The Delight of Art: Giorgio Vasari and the Traditions of Humanist Discourse (Hardback)David Cast (author)
- Publisher out of stock
The Delight of Art offers a highly original, erudite interpretation of Vasari's Lives, one of the most influential texts on the arts. David Cast approaches Vasari's long, tripartite work as a complex rhetorical history rather than as an archival document mined for facts about the artists. He focuses on the delight Vasari mentions in his accounts of viewers' responses to works by artists from Giotto to Michelangelo. Cast finds in delight what might be called a threshold into the arena where the cultural and social orders met to produce a sphere of subjectivity as well as that of the compelling Renaissance invention, the artist.
Publisher: Pennsylvania State University Press
Number of pages: 272
Weight: 1442 g
Dimensions: 254 x 229 x 25 mm
"Although much of the recent scholarship on Vasari's great Lives of the Artists has focused on the authorship and production of the book, Cast's work stands apart as a unique, sustained, and close reading of the whole text, a reading in which the author distills the essence of Vasari's purposes as a writer. In this respect, there is no work on Vasari quite like Cast's treatise, which is sophisticated, highly nuanced, and informed by an exceptional philosophical attention to Vasari's language. I think Cast's exploration of the concept of 'attention' in Vasari enriches our understanding of how art was approached and experienced in the Renaissance."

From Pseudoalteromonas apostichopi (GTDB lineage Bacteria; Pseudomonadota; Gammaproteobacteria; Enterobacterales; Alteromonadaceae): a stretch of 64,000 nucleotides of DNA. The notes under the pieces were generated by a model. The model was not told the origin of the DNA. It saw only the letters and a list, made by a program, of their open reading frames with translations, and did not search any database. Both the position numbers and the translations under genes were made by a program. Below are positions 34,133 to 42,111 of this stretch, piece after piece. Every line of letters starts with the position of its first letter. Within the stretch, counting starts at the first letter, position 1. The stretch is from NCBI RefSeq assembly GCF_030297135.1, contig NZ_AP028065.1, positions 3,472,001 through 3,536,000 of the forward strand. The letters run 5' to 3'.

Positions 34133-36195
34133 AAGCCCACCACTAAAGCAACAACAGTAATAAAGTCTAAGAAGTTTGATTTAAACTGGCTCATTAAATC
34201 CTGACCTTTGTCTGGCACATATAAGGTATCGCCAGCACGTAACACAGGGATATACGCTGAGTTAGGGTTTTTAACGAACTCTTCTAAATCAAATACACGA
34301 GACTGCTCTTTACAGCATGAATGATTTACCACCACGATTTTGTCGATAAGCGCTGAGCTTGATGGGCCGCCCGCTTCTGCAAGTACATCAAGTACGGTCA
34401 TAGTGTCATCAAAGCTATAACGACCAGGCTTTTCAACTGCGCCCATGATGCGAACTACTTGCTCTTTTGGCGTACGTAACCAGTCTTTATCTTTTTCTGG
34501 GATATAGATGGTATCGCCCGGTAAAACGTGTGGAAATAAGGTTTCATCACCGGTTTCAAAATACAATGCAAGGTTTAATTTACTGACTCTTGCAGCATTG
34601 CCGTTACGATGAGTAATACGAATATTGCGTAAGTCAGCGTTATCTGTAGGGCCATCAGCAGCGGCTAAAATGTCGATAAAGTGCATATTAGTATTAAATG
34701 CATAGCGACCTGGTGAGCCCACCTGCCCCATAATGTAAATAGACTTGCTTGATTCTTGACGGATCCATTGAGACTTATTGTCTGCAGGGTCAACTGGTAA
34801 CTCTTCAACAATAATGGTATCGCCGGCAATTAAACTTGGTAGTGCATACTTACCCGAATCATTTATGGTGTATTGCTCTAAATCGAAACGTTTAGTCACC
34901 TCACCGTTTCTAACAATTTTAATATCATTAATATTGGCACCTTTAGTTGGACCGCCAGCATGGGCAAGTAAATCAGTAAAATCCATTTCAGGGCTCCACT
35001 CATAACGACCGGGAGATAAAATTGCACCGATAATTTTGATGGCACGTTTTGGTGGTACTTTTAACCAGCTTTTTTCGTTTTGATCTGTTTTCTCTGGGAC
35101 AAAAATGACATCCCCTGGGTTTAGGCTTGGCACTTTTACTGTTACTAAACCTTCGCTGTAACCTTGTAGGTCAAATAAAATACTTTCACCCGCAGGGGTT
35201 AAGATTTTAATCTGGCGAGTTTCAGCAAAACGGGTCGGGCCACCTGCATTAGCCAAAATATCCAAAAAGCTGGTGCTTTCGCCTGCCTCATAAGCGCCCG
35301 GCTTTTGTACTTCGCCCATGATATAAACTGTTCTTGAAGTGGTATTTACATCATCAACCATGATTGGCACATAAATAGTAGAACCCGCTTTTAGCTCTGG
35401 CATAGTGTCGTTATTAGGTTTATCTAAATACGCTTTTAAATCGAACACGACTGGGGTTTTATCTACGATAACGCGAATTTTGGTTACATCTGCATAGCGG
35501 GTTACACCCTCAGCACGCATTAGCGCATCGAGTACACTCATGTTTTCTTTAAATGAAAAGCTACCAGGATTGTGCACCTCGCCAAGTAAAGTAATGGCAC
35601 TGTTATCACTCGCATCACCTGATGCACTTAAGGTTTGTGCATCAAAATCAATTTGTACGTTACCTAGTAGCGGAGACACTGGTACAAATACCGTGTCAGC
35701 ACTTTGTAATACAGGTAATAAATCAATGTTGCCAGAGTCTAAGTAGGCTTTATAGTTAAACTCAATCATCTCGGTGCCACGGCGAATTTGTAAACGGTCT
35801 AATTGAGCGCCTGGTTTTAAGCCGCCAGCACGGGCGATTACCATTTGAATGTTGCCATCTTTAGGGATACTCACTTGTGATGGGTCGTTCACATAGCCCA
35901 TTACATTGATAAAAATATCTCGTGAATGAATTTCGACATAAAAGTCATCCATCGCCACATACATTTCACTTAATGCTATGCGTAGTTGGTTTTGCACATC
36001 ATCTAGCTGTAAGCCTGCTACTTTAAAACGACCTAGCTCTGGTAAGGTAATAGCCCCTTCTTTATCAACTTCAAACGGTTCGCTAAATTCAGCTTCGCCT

--Paul Barolsky, University of Virginia
"[The] format accommodates rapid-fire insights that capture the breathless excitement of an animated graduate seminar. . . . All students of the Aretine polymath will remain indebted to Cast for identifying and adumbrating Vasari's latent, even suppressed, theory of delight in art."
--Jonathan Unglaub, CAA Reviews
"For those interested in the aesthetic response to art of the Renaissance, The Delight of Art: Giorgio Vasari and the Traditions of Humanist Discourse may be the perfect text."
--Annemarie Sawkins, Sixteenth Century Journal
You may also be interested in...
Please sign in to write a review